Several studies have demonstrated a lower chance of developing prostate cancer among men who eat large amounts of broccoli or other cruciferous vegetables. In one Canadian study, investigators found that eating greater amounts of such vegetables, particularly broccoli and cauliflower, was associated with a decreased risk of aggressive prostate cancer. Although the reasons as to why are still unclear, some researchers propose that one of the phytochemicals found in these vegetables, called sulforaphane, selectively targets and kills cancer cells while leaving normal prostate cells healthy and unaffected.
Green tea is a large component of the Asian diet and has been consumed for thousands of years. Whether or not green tea is the reason why prostate cancer rates in Asia are so much lower than in America remains unclear. Yet, the components of green tea such as catechin, EGCG and epicatechin are all being studied for their effects on health. There is now some evidence to support that these polyphenolic compounds found in green tea may prevent the development of prostate cancer.
Legumes & Soybeans
Legumes such as beans, peanuts and lentils all contain biologically active plant compounds known as phytoestrogens. Isoflavones, a phytoestrogen, may contain cancer-fighting properties, which suppress tumor growth in prostate cancer cells.
Two review papers found a 30 percent reduced risk of developing prostate cancer among men with high soy consumption. In a double-blind randomized control trial among men with prostate cancer, those placed on a high soy diet, versus a diet composed mostly of wheat, showed a 12 percent decrease in prostate specific antigen (PSA) blood levels as compared with a 40 percent increase on the wheat diet. Such decreases in PSA signal that the cancer is not progressing.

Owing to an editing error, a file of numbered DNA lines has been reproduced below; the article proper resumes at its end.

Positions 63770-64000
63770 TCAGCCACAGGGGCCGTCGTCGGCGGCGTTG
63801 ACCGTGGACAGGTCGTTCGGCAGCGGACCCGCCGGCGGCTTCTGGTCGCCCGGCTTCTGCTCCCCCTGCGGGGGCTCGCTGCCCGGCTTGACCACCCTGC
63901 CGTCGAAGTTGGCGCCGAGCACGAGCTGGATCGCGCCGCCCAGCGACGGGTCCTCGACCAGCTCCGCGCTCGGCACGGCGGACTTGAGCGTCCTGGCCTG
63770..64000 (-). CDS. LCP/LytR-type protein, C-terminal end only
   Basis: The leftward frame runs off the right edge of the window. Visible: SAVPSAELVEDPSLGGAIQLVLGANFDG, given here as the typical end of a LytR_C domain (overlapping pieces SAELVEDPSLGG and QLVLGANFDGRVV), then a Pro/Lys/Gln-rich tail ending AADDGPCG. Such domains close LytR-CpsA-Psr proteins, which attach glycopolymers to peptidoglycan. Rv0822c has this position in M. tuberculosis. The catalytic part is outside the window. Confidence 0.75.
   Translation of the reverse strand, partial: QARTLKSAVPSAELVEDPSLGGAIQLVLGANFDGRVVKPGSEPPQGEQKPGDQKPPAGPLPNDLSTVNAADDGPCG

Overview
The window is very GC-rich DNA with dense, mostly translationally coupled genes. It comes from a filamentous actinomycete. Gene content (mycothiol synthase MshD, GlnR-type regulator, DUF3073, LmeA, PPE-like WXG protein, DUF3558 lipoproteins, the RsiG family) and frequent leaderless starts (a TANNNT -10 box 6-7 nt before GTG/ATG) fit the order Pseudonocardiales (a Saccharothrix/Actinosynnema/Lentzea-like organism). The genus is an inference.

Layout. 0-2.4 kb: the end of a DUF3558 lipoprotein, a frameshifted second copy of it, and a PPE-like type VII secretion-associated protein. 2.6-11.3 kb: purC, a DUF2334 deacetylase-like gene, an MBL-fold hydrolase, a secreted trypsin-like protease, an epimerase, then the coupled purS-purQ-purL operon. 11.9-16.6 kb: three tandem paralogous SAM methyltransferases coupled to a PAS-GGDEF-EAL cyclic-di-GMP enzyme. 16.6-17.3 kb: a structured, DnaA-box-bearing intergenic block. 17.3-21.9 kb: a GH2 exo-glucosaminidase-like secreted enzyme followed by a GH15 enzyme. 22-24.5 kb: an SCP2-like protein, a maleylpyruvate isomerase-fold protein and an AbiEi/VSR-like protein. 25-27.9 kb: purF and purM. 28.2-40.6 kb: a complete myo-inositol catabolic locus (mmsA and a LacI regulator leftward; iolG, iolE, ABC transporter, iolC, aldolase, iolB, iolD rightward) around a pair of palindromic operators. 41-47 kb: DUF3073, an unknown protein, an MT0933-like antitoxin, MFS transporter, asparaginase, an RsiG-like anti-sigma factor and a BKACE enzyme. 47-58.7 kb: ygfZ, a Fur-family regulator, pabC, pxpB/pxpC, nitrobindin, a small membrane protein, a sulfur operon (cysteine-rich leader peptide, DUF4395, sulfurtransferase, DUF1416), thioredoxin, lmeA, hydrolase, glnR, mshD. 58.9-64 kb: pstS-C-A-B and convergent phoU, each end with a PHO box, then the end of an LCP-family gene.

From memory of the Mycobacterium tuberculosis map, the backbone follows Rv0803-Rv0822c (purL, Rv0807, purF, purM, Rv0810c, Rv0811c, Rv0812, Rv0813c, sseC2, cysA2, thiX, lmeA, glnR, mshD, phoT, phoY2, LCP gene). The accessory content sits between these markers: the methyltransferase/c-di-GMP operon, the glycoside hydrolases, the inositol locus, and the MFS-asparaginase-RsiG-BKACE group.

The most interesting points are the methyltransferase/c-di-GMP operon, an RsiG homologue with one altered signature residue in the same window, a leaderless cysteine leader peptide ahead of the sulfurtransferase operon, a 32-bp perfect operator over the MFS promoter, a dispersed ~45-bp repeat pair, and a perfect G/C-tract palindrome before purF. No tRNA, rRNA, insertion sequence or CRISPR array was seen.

Much like red wine or green tea, pomegranate is a rich source of antioxidants and has been touted as a miracle fruit in preventing chronic diseases related to oxidative stress. In a small study of 46 men, investigators found that drinking 8 ounces of pomegranate juice delayed the rise in PSA levels and increased the “doubling time” from 15 months to 54 months. The goal is to keep the "doubling time" as long as possible, indicating a slower tumor growth and cancer progression. Authors propose that the antioxidants, called ellagitannins, that are abundant in pomegranate, may work by a “seek and destroy” method, exclusively targeting the prostate cancer cells and not the healthy cells.
Polyunsaturated fats, like omega-3s and omega-6s, are essential fatty acids found exclusively in the diet and not synthesized by the body. The traditional Western diet has lot of omega-6 fatty acids, but minimal omega-3s. Having a balance of omega-3 and omega-6 fatty acids may help prevent the development and progression of prostate cancer. In a study of 6,272 Swedish men followed over 30 years, researchers reported that those men who ate no fish were two to three times more likely to develop prostate cancer than men who consumed large amounts of fish in their diet. To increase your omega-3 intake, try eating fatty fish found in cold waters such as salmon, herring, mackerel, sardines or trout.